Mining giant BHP was down five cents at $34.26, while rival Rio Tinto lost 4.41 per cent to $65.46.

Wall Street wobbled to a mixed finish on Tuesday as investors paused to assess gains from a long rally and mulled the new efforts to raise capital by banks and other firms.

The markets also digested better-than-expected data on the US trade deficit and reassuring comments from Federal Reserve chairman, Ben Bernanke, about the health of the banking system.

The Dow Jones Industrial Average was up 50.34 points, or 0.60 per cent, to settle at 8,469.11.
The tech-dominated Nasdaq dropped 15.32 points, or 0.88 per cent, to 1715.92 while the broad-market Standard & Poor’s 500 index lost 0.89 point, or 0.1 per cent, to settle at 908.35.

On the Sydney Futures Exchange, the June share price index contract was trading 17 points higher at 3885 on volume of 4900 contracts.
www.news.com.au

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budget 09TONIGHT’S Federal Budget will be about three things – jobs, nation building and a path back to surplus.

That was the message from Treasurer Wayne Swan this morning as he again repeated the Government’s mantra that there would be “difficult decisions” and “no easy answers”.

Just hours from delivering a in Budget ravaged by a $200 billion writedown revenue, Mr Swan said he was working in the “most difficult set of circumstances in 75 years”.

But he dodged questions about the likely impact on Labor in the polls, saying: “What we have to do is the right thing in the nation’s long-term economic interests”.

Wealthy retirees emerged as the latest group to pay the price for that stance today.

The Daily Telegraph reported they could have their pensions cut to help fund a $30-a week increase for almost one million single age pensioners.

The Government is expected to tighten the taper rate on the age pension, a method by which it claws back the welfare payment from retirees with an independent income.

It is just one of a number of cutbacks the Government is expected to outline as it tries to rein in an expected almost $60 billion Budget deficit.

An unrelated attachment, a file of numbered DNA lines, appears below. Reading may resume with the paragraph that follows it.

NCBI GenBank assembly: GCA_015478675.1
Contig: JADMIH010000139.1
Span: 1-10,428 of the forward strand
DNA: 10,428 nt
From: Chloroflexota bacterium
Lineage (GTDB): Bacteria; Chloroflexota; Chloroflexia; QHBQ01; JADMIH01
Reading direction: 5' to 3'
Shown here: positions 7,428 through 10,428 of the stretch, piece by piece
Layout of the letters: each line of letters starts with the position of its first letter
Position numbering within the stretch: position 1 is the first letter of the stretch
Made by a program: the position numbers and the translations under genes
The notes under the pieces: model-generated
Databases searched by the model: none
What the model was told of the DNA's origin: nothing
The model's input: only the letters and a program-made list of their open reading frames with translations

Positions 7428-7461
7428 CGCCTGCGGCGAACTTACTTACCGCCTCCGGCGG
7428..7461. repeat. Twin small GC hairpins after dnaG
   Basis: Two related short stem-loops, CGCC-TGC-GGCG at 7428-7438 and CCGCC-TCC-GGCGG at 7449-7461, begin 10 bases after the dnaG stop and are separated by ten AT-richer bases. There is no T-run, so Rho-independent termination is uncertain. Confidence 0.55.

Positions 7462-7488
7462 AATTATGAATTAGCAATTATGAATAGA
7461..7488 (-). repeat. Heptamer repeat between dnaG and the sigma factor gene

The 30 per cent tax rebate for private health insurance coverage will be means tested, payouts for obstetric and IVF services under the Medicare Safety Net will be cut back and the increase in the first-home owners grant will be wound back.

Wealthy Australians will have their tax break on superannuation contributions cut in half and government superannuation co-contributions for low income earners will be slashed from $1500 to $1000 a year.

The “sin taxes” on alcohol and cigarettes could be increased.

But the Budget will announce an 18-week paid maternity leave scheme.

And it is expected to include a big-spending jobs package to combat an expected increase in unemployment to 8.5 per cent as a result of the global financial crisis.

The Opposition said the Budget cutbacks were made necessary by the Government’s irresponsible big-spending stimulus packages in response to the global financial crisis.

The $30-a-week rise in the pension will go only to single age pensioners and will see the weekly pension rate rise from $284.90 to $315 a week.

It will answer criticism that the payment left in poverty those who relied solely on the pension.

The rise is also expected to be extended to single veterans and disability pensioners but will not go to single mothers.

The pension rise will cost more than $3 billion, and to help pay for it, the Government is expected to tighten means testing of pensions.

Currently, single pensioners can earn up to $41,000 and still receive a small pension payment.

They also qualify for a range of concessions on medicines, council rates, electricity bills and telephone allowances worth up to $10,000 a year.

Couples can earn up to $68,000 and still get access to these valuable concessions.

http://www.news.com.au